Joe Biden‘s argument that his multi-trillion dollar spending program will cost ‘zero’ is ‘delusional,’ some analysts warn, pointing out that everything has its price.
The president has repeatedly argued his multi-trillion social program – which increase funding for numerous fuderal programs involving education, healthcare and climate – will have no cost.
The cost of the Build Back Better bill, in terms of adding to the deficit, is zero because we’re going to pay for it all. In addition to that, half of it is a tax cut. It’s not spending money; it’s a tax cut for working-class people,’ Biden said Wednesday during a speech in Scranton.
But some experts counter a price must be paid even if it’s indirectly through a rise in goods and services instead of a hike in individual taxes.
‘Everything gets paid for somehow. Of course if there’s, if there’s higher tax rates, somebody’s going to pay for. So it’s either going to be the companies are going to lower profits or they’re gonna pass it on to consumers. That’s called the market,’ Joshua Sewell, a senior policy analyst with Taxpayers for Common Sense told DailyMail.com.
Biden plans to pay for his trillions of dollars in federal spending with revenue raises – tax increases on the wealthy and on corporations, repeatedly promising those making under $400,000 will not see a tax increase.
But that group could feel it in their pocket books in other ways, namely a rise in cost in goods and services and the possibility of stagnant wages among the working class, a group that Biden sees as his political base. He went to Scranton on Wednesday to make his case for his plan in part because of its blue-collar roots.
‘The sad reality is that when you raise taxes on a business or a product, those tax increases are passed on to consumers through higher prices. Any Democrat that doesn’t think that tax increases will mean higher prices is either lying or delusional,’ David Williams, the president of the Taxpayers Protection Alliance, told DailyMail.com.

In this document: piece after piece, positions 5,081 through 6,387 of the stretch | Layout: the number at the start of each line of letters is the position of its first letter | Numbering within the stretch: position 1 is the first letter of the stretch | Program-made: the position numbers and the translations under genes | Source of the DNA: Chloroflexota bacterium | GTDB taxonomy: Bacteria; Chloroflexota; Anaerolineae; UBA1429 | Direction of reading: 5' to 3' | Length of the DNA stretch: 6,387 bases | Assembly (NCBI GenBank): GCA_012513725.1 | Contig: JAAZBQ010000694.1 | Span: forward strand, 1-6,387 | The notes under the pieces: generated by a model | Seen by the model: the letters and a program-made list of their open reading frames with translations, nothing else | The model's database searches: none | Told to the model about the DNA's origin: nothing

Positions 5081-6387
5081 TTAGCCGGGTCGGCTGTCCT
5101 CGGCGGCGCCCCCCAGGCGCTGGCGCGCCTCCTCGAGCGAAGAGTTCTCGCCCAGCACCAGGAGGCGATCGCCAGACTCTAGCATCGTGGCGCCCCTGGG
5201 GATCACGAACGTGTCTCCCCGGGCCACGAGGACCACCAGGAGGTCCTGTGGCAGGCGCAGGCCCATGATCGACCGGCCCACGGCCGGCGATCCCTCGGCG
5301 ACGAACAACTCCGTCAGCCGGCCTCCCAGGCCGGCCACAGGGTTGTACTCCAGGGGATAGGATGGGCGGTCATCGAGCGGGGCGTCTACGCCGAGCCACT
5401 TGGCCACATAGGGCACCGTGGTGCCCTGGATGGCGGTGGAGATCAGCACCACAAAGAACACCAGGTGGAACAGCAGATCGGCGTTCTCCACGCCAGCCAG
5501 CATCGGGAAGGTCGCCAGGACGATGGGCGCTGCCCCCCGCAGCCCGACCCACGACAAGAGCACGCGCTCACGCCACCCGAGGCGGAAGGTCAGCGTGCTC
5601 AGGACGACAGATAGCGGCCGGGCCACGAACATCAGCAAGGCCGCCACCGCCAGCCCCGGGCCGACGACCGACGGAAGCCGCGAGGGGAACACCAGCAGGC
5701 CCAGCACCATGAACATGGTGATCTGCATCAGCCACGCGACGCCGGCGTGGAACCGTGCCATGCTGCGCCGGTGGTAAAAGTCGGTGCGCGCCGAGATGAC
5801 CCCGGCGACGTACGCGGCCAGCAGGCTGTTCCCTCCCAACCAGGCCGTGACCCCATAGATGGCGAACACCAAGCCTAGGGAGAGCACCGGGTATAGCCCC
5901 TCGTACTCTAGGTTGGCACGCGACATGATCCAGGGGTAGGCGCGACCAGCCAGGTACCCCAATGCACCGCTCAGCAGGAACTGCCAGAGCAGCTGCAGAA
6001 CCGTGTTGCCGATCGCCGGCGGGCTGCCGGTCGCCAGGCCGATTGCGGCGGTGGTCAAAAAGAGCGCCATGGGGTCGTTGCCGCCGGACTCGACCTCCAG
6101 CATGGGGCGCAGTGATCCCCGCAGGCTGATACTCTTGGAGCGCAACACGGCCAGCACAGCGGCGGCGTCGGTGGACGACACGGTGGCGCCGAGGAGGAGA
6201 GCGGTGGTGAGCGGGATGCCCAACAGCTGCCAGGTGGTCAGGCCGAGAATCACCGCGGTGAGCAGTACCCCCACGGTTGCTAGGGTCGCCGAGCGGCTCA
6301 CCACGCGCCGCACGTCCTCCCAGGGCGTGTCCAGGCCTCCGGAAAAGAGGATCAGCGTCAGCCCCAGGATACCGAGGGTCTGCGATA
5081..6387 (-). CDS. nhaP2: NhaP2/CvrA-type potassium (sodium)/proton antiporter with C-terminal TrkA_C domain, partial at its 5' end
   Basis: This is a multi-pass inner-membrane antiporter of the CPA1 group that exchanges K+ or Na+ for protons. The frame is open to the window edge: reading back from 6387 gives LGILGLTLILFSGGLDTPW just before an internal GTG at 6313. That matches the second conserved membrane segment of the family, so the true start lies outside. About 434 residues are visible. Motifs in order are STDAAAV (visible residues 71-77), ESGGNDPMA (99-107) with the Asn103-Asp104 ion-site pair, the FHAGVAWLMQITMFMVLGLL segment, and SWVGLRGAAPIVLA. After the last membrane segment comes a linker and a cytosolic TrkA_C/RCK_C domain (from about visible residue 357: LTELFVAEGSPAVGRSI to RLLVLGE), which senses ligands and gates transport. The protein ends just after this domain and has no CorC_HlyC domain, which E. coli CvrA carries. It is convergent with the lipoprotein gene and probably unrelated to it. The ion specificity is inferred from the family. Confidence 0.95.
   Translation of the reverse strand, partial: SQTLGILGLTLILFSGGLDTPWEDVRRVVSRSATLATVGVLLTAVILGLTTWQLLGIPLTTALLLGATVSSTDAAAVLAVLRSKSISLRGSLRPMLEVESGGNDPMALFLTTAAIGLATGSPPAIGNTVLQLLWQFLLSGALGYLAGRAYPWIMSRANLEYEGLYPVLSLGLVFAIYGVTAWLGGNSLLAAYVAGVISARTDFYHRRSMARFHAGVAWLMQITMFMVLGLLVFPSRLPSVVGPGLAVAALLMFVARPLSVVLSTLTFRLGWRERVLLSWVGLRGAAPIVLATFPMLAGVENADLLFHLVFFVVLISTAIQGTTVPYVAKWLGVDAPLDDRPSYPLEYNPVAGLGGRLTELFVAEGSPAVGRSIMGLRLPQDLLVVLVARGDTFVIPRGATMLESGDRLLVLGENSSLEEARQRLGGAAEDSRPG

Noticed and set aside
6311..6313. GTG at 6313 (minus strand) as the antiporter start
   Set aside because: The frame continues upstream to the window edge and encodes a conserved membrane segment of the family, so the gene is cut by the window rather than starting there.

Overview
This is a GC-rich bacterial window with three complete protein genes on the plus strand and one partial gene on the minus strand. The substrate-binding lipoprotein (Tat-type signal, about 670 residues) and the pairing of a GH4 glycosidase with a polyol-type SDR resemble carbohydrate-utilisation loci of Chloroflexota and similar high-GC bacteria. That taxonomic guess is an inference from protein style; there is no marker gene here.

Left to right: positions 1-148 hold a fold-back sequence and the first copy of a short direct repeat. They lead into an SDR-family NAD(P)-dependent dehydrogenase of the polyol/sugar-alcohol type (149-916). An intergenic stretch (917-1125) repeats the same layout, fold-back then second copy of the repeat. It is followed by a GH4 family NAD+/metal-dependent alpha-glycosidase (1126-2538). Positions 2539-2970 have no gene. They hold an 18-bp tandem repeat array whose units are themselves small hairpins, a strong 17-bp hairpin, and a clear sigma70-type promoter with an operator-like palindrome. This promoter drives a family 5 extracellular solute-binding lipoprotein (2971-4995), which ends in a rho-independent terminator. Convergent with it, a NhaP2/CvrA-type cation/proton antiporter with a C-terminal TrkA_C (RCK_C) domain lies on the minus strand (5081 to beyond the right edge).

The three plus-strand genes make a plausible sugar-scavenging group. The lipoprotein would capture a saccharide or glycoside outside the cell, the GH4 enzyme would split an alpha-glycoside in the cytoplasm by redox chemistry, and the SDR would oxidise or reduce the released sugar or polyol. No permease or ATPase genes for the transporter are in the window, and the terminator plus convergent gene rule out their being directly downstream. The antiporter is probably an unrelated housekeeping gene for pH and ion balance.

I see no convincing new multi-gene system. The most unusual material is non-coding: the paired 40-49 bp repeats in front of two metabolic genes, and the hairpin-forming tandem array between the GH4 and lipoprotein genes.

But the Biden administration argues the burden of an increased tax rate falls on profits.
‘The argument that corporations would largely pass it on to consumers is a fringe view not supported by mainstream economists. For example, prices did not fall when the corporate tax rate was reduced in 2017. That is because the corporate tax is a tax on profits,’ a White House official told DailyMail.com.
‘The best economic evidence also contradicts the argument that a modest increase in corporate taxes will reduce investment or wages,’ the official noted.
Joe Biden’s argument that his multi-trillion dollar spending program will cost ‘zero’ is ‘delusional,’ some analysts warn; Biden argued for his plan in Scranton, Pa., on Wednesday
How Biden will pay for his trillions in federal spending
The White House and lawmakers are still negotiating the final details of President Joe Biden’s social agenda but here are ways they are talking about paying for the multi-trillion plan:
Increase the top capital gains tax rate from 20 per cent to 25 per cent
Establish a 15 per cent minimum corporate tax on very large firm
Close a loophole that often allows the wealthy to avoid paying taxes on investment gains for their entire lives
Fund stronger IRS enforcement for those who don’t pay their taxes
Increased taxes on the income that multinational companies operating in the United States earn overseas
Repeal the Trump-era tax cuts for wealthy individuals and corporations, such as:
Restoring the estate tax and raising the corporate tax rate from 21 per cent to 28 per cent (before Trump, the rate was 35 per cent)
Raise the top individual income tax rate to 39.6 per cent for single filers making above $400,00